Friday, September 19, 2014

Security on the world wide web is important, projects like Firefox certainly take this serious and i applaud what they are trying to do by making the browser as secure by default as possible. However, when using enterprise software this sometimes gives problems because they always lag behind (a lot in some cases).

Once again, after the latest update of Firefox, i suddenly could no longer connect to the ILO interface of our HP servers. This was caused by the recent addition of 'pkix' in Firefox.

Should you see the following error while connecting to an https enabled site;

An error occurred during a connection to . Issuer certificate is invalid. (Error code: sec_error_ca_cert_invalid)

Simply disable pkix verification through: about:config - security.use_mozillapkix_verification - false

Tuesday, September 16, 2014

Retro find: Commodore Vic20

Went to look for an Amiga 500, but it was in a bad shape and had just too many missing pieces and i found it not worth the time when there are so many more perfect A500's available. My eye caught another piece of equipment from the same owner - A Commodore VIC-20. I asked him if i could take that instead and he agreed.


The VIC-20 is famous for being the first affordable home computer and further development of the platform would later turn out to be the iconic C64. Notice that the casing is much the same, except the color is lighter.
Included are a 16kB expansion (without it, it only has 3kB of memory!) and a tape unit.

Remember: If you have retro gear and want to get rid of it, don't throw it in the trash, but donate it to a collector like me (or one of the many others).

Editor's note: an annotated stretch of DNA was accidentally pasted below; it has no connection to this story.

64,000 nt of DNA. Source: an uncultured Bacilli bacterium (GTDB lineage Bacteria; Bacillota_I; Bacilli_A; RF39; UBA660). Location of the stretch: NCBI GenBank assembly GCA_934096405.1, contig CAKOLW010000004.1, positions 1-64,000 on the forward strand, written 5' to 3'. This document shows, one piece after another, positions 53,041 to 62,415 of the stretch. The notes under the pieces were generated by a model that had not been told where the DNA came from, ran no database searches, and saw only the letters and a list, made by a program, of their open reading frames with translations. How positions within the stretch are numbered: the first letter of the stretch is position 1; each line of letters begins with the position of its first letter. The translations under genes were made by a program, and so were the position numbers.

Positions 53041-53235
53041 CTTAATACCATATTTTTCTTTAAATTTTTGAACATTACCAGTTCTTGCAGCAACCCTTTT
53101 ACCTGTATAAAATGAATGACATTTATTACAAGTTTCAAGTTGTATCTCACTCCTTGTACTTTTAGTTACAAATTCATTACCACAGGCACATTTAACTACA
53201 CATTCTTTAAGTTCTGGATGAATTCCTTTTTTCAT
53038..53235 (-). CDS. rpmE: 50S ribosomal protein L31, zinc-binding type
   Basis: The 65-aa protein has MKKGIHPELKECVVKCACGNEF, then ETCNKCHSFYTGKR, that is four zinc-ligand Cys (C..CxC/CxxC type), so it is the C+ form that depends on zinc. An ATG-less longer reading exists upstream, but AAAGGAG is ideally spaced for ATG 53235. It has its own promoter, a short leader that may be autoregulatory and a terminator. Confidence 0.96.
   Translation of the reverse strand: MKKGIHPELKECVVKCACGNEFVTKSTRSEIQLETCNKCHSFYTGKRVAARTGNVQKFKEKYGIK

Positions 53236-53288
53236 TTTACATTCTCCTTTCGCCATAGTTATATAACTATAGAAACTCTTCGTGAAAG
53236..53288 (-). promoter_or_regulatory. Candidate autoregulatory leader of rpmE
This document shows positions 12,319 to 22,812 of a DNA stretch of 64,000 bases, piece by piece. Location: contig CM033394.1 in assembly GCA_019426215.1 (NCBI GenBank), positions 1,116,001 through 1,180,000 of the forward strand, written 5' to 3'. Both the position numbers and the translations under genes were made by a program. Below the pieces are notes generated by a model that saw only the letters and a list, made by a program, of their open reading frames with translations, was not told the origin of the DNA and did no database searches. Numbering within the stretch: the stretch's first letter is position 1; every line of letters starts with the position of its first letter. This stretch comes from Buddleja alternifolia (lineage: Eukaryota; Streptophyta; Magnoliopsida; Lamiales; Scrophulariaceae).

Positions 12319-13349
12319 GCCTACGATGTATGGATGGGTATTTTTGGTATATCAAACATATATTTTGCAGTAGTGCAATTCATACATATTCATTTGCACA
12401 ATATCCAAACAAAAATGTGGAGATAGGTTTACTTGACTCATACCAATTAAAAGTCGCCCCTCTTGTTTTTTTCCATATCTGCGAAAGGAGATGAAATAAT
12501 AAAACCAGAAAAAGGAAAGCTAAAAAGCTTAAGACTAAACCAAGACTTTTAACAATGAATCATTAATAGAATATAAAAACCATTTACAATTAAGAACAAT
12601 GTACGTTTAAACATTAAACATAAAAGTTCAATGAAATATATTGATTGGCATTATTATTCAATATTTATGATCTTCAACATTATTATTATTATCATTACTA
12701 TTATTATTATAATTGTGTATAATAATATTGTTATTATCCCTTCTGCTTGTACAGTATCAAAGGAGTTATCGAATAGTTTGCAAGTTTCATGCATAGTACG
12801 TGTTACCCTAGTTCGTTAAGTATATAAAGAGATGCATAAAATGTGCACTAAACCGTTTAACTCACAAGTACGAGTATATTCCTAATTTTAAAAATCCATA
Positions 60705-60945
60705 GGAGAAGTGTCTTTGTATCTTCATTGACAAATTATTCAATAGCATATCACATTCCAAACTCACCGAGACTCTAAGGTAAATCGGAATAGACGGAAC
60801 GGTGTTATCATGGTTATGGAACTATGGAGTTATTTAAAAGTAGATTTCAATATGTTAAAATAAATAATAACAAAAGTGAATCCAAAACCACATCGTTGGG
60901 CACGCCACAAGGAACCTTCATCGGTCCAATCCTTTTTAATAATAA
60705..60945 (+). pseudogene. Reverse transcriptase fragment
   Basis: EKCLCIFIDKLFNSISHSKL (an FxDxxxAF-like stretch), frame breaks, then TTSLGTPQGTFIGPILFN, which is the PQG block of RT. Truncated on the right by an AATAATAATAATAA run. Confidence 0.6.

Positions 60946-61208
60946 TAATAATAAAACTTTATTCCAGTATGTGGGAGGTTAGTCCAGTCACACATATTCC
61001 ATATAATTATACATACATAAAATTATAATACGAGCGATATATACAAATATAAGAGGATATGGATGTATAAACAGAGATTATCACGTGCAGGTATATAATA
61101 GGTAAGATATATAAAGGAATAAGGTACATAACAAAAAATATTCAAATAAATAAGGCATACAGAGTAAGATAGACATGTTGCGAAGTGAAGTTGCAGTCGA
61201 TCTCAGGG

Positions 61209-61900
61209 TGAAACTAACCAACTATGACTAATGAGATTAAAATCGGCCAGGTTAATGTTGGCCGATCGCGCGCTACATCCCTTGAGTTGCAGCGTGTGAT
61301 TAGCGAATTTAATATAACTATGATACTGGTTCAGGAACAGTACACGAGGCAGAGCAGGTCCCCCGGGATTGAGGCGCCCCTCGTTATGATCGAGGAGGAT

Saturday, August 30, 2014

Retro find: Amiga 2000

My latest retro find is this Amiga 2000 (rev 6). It has 2 disk drives and a CD drive installed (however the CD drive is no longer connected). Still has the original battery, which is not leaking yet! but i won't be waiting too long to replace it before it can do damage.
The A2000 case is in good condition, however a '0' dropped of, so now it says 'Amiga 200' :) and there is a sticker on the side from 'The Simpsons', which is kind of cool and i'll probably leave it on there.
Not too many scratches or yellowing. There is no keyboard anymore, but that is not a big problem.


Included is also a 'BSC Tandem IDE controller', although it isn't really any good. It's main purpose is to control CD drives. Clearly first generation because it has two connectors; one for ATAPI drives and one for Mitsumi drives (remember those?). It is also possible to attach hard drives, but it does not support autobooting, luckily i still have a spare 'Buddha flash' available (which supports autoboot and up to 8 ide devices), combined with a compact flash card this will work perfectly.


Also included is a genuine Commodore monitor, but i won't be using that.

Sunday, September 15, 2013

Heb je nog een oude/retro computer (Atari, Commodore, MSX, Amstrad/Schneider, Sinclair, ... - 8 bit, 16 bit, ...) op zolder staan waar je niets meer mee doet? Of eentje die niet meer (goed) werkt? Ik zorg er wel voor dat deze een nieuw plaatsje krijgen in mijn collectie, daar kunnen ze dan nog jaren verder en worden ze in werkende staat gehouden. In die gevallen waar ze niet meer te herstellen zijn, nemen we er de nog werkende onderdelen uit om zo andere weer tot leven te wekken.
Contacteer me via Google+ of op Twitter (of laat hier een berichtje achter) mocht je er nog zo eentje staan hebben en om verder af te spreken (toch beter dan naar het container park te brengen).

Tuesday, November 01, 2011